July 18, 2019


How Obamacare brought health coverage to the people, in four amazing charts (MICHAEL HILTZIK, JULY 18, 2019, LA Times)

There are many elements to the conservative mantra that the Affordable Care Act is a "disaster" -- it's too expensive, it doesn't cover all that many people, it's driven up costs for everyone, etc., etc. None of this is news to anyone who follows healthcare affairs. Nor is the fact that these criticisms all are either false or misleading.

A new study from the Society of Actuaries graphically shows how false and misleading. It documents the sharp rise in coverage and medical utilization in the individual health insurance market starting in 2014, when the ACA's insurance exchanges began operating. The actuaries also document that costs and utilization trends in the large- and small-group market -- health insurance provided by employers -- remained stable, fell, or continued trends that already existed before the advent of the exchanges.

The report, a collaboration with the Health Care Cost Institute (hat tip to David Anderson of Duke), is crystal clear about the reasons for the jumps in coverage and utilization. Chiefly, the launch of the individual exchanges resulted in a "surge of pent-up demand in both previously uninsured populations and previously uncovered services."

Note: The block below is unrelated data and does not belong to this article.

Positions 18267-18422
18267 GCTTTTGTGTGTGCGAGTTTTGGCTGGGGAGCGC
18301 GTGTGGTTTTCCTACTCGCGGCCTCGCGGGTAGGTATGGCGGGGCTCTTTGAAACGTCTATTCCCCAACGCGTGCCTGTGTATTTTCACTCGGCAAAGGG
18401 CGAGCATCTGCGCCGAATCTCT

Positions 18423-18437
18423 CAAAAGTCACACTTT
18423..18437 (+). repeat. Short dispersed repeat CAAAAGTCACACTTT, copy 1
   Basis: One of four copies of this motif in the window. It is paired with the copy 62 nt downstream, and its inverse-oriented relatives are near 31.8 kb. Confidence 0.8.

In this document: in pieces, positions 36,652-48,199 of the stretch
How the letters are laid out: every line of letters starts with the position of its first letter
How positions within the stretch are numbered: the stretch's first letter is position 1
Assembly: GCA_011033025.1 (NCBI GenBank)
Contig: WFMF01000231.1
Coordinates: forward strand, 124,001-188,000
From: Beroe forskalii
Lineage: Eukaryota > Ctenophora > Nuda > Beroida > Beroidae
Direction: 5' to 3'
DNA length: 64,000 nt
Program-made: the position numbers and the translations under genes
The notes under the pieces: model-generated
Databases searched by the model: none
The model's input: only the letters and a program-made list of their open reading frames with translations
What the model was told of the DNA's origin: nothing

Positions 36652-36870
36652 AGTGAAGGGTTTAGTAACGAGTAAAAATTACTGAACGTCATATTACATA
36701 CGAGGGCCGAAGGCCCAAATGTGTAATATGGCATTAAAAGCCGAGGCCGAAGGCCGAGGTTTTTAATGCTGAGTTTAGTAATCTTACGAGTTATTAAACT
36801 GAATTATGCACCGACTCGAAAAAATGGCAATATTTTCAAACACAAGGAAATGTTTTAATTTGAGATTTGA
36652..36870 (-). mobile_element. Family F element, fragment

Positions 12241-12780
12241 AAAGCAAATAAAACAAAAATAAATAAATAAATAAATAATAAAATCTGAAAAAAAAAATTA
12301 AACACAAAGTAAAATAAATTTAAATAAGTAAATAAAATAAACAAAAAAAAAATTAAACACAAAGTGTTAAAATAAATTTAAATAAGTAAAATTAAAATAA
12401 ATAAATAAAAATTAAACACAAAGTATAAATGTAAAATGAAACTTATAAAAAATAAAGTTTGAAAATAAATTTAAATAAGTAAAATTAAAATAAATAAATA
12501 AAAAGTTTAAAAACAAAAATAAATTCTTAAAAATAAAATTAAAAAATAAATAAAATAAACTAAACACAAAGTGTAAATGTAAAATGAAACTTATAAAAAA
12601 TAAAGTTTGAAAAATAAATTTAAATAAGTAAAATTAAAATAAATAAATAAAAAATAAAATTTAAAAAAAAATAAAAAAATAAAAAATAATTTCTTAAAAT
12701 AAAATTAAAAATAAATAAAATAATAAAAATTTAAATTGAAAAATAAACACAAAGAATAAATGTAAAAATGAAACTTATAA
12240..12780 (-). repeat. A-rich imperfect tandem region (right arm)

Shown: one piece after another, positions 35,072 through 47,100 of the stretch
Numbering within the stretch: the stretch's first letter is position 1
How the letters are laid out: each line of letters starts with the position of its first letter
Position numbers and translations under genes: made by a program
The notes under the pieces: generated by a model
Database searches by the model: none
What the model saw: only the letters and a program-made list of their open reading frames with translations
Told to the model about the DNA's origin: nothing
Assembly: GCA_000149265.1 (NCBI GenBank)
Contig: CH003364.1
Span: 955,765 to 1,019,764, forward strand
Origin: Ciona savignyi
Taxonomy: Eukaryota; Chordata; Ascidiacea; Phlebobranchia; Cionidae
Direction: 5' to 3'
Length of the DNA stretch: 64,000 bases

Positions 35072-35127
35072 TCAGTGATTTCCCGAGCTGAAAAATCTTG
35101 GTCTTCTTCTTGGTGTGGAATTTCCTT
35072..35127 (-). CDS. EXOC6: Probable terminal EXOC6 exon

Simply put, many of the new entrants into the health coverage market had been uninsured "due to preexisting conditions," which had resulted in their being refused coverage or offered insurance at inordinately high premium rates. The ACA, moreover, mandated coverage of conditions that previously had been routinely excluded from individual health plans, notably maternity services.

Before the ACA, insurers in the individual market charged women of childbearing age sky-high premiums for policies including maternity coverage, on the perfectly fair assumption that they would probably use it. That discouraged the entry of those women into the insurance market. "Similarly, male members or other members not likely to give birth would select individual coverages that excluded maternity so as to pay a lower premium," the actuaries observe.

Under the ACA, the cost of maternity care is spread among the entire insurance pool. That gives younger women more financial incentive to buy coverage. In effect, non-pregnant buyers subsidize pregnancy. Despite the idiotic posturing of conservatives (including President Trump's own Medicare and Medicaid director, Seema Verma) that maternity coverage should be optional, this is plainly the proper policy, as the cost of propagating the species shouldn't be imposed exclusively on women aged 18-45.

Posted by at July 18, 2019 5:28 PM